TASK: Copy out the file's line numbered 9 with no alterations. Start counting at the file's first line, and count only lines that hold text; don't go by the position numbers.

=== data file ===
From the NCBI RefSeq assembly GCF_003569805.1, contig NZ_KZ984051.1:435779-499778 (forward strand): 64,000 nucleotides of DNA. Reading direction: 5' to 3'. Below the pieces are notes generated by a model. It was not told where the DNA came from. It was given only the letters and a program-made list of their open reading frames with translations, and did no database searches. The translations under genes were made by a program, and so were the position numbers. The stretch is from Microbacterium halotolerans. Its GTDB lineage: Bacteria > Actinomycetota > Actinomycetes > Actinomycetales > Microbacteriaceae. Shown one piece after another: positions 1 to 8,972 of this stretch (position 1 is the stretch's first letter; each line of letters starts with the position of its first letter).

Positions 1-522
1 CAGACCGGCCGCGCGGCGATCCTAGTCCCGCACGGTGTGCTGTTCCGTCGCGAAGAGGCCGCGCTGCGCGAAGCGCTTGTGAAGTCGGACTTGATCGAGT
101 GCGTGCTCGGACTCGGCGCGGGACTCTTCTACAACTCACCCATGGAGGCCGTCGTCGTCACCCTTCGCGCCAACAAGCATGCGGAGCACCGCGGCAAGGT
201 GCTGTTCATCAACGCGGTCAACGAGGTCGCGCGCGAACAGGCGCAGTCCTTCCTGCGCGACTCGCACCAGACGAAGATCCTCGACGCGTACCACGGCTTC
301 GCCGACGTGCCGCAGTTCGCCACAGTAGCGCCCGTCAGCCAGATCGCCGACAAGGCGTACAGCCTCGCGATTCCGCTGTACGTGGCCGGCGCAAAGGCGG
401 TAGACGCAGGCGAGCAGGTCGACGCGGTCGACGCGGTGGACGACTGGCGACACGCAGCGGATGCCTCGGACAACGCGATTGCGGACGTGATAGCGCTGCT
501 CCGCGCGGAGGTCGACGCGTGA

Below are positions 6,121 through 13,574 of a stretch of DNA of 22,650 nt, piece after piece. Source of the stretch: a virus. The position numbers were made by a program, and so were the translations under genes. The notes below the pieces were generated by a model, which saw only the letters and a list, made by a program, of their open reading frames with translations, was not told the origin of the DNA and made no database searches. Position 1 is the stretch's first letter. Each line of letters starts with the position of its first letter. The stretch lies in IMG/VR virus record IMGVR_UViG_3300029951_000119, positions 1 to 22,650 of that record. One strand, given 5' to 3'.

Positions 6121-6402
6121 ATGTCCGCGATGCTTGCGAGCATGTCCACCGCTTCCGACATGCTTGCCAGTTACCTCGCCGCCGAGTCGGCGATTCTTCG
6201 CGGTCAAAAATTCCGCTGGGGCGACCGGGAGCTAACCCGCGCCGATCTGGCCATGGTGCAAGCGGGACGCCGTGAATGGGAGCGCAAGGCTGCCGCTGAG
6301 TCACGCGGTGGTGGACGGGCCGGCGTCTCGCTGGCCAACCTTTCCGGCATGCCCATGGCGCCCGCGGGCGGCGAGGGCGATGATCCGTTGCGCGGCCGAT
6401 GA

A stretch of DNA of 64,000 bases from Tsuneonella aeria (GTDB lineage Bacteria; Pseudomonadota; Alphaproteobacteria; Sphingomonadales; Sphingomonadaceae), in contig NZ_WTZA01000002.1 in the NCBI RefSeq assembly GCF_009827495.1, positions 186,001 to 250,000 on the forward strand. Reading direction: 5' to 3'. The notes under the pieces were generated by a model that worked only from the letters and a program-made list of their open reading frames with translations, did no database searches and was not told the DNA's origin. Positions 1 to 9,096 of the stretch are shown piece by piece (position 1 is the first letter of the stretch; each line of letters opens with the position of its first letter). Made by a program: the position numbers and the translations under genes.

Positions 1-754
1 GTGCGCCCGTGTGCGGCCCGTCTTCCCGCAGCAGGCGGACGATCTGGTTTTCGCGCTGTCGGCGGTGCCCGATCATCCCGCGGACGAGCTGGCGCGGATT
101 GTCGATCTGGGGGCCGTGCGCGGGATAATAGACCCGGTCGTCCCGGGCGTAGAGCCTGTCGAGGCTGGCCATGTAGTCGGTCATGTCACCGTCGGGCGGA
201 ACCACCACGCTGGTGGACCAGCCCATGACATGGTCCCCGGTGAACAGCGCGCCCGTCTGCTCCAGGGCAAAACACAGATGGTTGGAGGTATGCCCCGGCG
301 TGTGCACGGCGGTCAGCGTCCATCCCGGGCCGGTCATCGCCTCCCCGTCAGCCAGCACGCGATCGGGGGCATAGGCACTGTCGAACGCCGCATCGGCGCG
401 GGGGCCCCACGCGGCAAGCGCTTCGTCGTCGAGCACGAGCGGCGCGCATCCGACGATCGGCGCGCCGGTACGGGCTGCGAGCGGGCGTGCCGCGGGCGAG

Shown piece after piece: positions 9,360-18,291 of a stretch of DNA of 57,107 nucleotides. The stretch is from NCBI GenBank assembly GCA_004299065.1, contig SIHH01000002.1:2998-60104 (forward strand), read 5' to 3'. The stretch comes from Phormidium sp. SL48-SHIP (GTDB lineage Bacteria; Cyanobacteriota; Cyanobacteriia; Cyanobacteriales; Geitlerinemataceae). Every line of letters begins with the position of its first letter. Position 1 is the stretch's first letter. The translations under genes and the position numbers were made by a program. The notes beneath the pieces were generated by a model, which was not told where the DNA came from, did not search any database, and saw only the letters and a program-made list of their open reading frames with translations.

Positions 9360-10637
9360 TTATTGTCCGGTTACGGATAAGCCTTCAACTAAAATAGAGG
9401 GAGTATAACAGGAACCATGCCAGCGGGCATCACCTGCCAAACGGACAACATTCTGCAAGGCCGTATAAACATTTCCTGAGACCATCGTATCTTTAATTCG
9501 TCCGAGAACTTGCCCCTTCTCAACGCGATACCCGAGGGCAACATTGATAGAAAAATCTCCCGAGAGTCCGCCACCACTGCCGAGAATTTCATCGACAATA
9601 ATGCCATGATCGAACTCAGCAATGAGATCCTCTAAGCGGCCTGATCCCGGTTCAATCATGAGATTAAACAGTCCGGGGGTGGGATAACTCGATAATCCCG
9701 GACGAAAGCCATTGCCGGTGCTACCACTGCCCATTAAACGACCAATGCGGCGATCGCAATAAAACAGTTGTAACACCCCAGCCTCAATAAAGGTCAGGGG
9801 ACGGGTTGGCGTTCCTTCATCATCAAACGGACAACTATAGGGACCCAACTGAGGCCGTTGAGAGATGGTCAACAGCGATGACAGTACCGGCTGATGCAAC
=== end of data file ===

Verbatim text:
Below are positions 6,121 through 13,574 of a stretch of DNA of 22,650 nt, piece after piece. Source of the stretch: a virus. The position numbers were made by a program, and so were the translations under genes. The notes below the pieces were generated by a model, which saw only the letters and a list, made by a program, of their open reading frames with translations, was not told the origin of the DNA and made no database searches. Position 1 is the stretch's first letter. Each line of letters starts with the position of its first letter. The stretch lies in IMG/VR virus record IMGVR_UViG_3300029951_000119, positions 1 to 22,650 of that record. One strand, given 5' to 3'.